Sadauk - A New Dawn - (8/10)
Published on March 6, 2019
For some unknown reason 2017 was a year of comebacks, some of them by bands that had not been heard from for a decade or more. Though some of these sudden renewed visions of older ways could be somewhat explained by a number of extenuating circumstances, the Swedish symphonic Gothic metal act that is Sadauk is arguably the most auspicious case of a convergence of happenstance. Having been formed in the mid-90s during the height of the beauty and the beast Gothic metal craze that was kicked off by Theater Of Tragedy, and largely existed as a Norwegian export when considering said band, the soon after formation of The Sins Of Thy Beloved, Tristania and its equally prolific offshoot Sirenia, the odds seemed stacked against them as frequent lineup changes and a lack of output save a demo in 1997 relegated them to obscure status. But with a seemingly stable lineup formed that includes the guitar and keyboard work of former power metal revival icon band Morifade guitarist Jesper Johansson, things are coming together for this band after 20 years of studio silence.
Sadauk’s debut effort A New Dawn is aptly named, if for no other reason than that it breathes a new sense of life into a style that has largely been stagnant save for the regular output of Sirenia, whom this band resembles a fair bit. There is a sense of freshness and vitality at work here that is largely informed by an elaborate approach to composition and arrangement that runs along similar lines to recent trends in symphonic power metal circles, namely upping the production value for a greater degree of impact, yet also maintaining that melancholy melodic aesthetic and denser atmosphere that keeps this style distinct from the likes of Fairyland and Wind Rose. There is a fair degree of renaissance tinged, folksy elements that filter in and out, often accomplished via flute, violin or music box sounds alongside the larger symphonic backdrop. The combination of pristine soprano vocals and a harsh masculine foil also deviate a slight bit from the cliche approach, with the male voice being more of a mid-ranged gruff sound rather than a deep guttural groan or whispered shriek, while Therése Thomsson’s vocals sound less angelic and more amazonian.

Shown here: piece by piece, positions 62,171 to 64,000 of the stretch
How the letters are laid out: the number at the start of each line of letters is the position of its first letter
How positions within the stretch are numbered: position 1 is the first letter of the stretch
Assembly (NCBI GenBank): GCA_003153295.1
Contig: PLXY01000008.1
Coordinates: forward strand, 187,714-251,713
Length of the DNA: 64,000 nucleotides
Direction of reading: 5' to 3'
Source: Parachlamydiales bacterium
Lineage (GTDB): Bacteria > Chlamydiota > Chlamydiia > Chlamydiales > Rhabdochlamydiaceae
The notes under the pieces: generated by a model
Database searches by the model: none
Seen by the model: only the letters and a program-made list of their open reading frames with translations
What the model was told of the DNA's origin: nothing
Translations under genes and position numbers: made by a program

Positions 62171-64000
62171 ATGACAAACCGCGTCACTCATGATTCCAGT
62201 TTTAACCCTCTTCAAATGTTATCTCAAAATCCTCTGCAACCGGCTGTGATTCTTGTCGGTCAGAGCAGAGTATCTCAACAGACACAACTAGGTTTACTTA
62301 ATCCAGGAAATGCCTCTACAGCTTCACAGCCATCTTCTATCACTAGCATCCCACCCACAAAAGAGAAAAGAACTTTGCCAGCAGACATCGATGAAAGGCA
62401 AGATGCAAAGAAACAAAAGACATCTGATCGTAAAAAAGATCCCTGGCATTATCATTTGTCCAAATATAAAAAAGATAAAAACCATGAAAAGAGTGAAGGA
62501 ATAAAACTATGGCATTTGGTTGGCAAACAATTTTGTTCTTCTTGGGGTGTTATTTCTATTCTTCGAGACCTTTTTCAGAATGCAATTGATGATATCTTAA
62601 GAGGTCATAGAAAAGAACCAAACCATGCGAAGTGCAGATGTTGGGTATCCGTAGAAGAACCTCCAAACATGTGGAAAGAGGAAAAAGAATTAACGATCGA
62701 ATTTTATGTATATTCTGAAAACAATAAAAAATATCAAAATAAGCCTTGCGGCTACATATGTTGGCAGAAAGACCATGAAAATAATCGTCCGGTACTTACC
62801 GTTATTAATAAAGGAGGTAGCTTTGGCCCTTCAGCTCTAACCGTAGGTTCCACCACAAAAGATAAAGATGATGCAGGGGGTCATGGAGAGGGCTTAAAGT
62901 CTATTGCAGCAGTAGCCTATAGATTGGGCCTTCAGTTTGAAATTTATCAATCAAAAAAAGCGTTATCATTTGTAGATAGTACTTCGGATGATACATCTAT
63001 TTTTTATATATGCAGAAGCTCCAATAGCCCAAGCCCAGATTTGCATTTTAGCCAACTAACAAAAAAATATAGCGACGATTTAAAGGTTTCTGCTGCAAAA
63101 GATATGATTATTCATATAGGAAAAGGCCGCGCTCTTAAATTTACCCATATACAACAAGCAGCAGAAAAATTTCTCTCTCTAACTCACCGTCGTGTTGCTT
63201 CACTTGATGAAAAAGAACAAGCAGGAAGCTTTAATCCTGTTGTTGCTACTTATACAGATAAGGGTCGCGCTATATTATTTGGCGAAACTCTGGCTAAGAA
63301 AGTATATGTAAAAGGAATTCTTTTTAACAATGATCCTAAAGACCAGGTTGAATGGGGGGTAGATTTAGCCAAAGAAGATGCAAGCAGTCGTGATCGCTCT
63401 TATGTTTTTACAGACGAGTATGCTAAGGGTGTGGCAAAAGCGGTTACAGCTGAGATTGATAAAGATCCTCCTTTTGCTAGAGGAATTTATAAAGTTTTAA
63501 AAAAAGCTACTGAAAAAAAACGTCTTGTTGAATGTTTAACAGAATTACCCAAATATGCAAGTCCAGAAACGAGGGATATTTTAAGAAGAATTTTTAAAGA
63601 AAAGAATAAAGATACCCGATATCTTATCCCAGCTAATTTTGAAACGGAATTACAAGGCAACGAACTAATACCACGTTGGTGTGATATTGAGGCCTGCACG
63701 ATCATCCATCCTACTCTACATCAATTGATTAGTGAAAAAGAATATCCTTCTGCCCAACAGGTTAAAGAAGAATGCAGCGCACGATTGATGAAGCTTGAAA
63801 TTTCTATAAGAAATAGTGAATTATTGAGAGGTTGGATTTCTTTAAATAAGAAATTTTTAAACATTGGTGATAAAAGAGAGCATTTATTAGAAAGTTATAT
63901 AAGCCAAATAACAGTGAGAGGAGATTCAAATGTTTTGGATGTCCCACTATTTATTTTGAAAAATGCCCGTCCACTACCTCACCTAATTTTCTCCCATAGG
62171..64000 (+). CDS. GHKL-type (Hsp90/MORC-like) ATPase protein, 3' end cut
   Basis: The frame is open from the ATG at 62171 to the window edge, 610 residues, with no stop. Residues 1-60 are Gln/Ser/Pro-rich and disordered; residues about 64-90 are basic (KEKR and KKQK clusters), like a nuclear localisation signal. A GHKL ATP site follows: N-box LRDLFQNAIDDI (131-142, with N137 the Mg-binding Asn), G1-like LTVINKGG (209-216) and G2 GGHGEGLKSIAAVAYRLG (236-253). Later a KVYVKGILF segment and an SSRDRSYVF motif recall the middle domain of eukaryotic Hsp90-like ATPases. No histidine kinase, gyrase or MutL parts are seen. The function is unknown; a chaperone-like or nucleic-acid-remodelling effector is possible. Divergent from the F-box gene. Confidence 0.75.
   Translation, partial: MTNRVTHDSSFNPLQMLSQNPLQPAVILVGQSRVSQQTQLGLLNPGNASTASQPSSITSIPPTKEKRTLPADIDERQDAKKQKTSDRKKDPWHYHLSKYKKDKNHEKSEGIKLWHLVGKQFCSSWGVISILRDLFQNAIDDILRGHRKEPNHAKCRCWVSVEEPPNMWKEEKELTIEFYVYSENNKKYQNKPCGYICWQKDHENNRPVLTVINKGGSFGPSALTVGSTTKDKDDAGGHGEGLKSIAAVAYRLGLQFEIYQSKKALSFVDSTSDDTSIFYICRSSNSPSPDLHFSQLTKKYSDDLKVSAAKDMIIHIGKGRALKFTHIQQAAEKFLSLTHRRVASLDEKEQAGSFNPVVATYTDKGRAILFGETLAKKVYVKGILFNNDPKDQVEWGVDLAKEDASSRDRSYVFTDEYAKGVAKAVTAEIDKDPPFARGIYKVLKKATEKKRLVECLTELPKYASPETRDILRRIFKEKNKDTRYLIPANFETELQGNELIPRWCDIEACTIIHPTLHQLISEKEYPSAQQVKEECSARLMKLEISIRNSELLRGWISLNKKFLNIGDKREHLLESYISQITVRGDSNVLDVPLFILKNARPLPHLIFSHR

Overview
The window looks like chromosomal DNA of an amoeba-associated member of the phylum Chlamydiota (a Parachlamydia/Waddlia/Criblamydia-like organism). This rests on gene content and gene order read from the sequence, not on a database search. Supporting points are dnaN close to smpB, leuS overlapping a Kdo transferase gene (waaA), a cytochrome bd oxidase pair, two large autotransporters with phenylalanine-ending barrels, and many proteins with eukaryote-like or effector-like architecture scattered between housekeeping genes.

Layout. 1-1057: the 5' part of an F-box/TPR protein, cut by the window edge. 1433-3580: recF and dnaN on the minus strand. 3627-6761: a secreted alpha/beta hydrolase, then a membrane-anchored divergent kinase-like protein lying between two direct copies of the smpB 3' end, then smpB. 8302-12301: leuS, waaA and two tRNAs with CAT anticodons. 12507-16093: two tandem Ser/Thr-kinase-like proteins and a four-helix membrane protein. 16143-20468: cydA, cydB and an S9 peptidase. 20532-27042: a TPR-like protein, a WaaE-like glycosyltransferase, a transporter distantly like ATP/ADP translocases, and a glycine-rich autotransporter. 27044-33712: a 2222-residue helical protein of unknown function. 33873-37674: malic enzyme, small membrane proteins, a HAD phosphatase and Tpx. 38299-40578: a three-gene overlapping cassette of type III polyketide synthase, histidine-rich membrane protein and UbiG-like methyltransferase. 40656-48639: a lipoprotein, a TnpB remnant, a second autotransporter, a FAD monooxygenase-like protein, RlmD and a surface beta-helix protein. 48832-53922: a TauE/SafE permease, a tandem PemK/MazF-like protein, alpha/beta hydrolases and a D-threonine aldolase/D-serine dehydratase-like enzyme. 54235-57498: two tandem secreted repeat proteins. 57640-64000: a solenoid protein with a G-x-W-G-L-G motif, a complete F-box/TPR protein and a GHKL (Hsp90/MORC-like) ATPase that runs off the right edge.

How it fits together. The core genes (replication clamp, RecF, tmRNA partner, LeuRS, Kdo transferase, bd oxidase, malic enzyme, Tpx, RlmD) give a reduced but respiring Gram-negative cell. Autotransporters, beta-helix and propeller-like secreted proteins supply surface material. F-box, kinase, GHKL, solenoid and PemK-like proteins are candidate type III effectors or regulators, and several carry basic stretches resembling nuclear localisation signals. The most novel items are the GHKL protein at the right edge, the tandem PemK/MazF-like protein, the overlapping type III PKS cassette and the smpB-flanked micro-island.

From a purely structural sense, this album proves to be a bit more of a grower than a shower, as it mirrors the epic style common to power metal albums yet takes a more measured and nuanced approach to developing itself. The bombastic orchestral prelude “Overture: Ancient Lithdor” definitely lays on the lofty imagery and film score brilliance Game Of Thrones style, and the three act song cycle that follows has a few strong points, but flows in more of a mid-paced, doom-leaning kind of fashion typical to territory that Tristania would hang around when at their fastest. However, they work in some more frequent guitar solo usage and a greater level of animated drum work to avoid the hypnotic droning that generally lingers around this style. Following a few more instrumental interludes and a handful of mid-paced marches through sorrowful territory like “Posterity: Eleannas Prophecy”, things get a bit of a shot in the arm with the more upbeat and adventurous “As They Sleep Behind The Horizon”. Things really hit a zenith and almost morph into an outright Nightwish-brand power metal fest at the tail end in “Who Is King In Paradise”, “Hourglass” and “Sage And Jester”, each one a speed ride the close things out in brilliant fashion.
Perhaps the strongest argument in favor of this album is that while it is definitely well rooted in the Gothic metal practices of the mid-90s, it doesn’t listen so completely like a throwback to said era that it can appeal to a wider array of metal fans. This is something that a power metal enthusiast of the more symphonic variety could definitely appreciate, particularly those who don’t mind a slightly sadder shade on the concept that Epica has been purveying throughout their 15 year career. It has this sort of Shakespearean flavor to its lyrical content that is a bit of a change of pace from the usual Tolkien vibe of fantastical storytelling, but the delivery is about as compelling as a typical Blind Guardian album, despite that other elements being radically different. It will be interesting to see what sort of path this band will take in the coming years, but with Tristania having been silent for the past several years, and many of the other old guard prime movers now being defunct or taking divergent musical paths, there is little in the way of competition for them.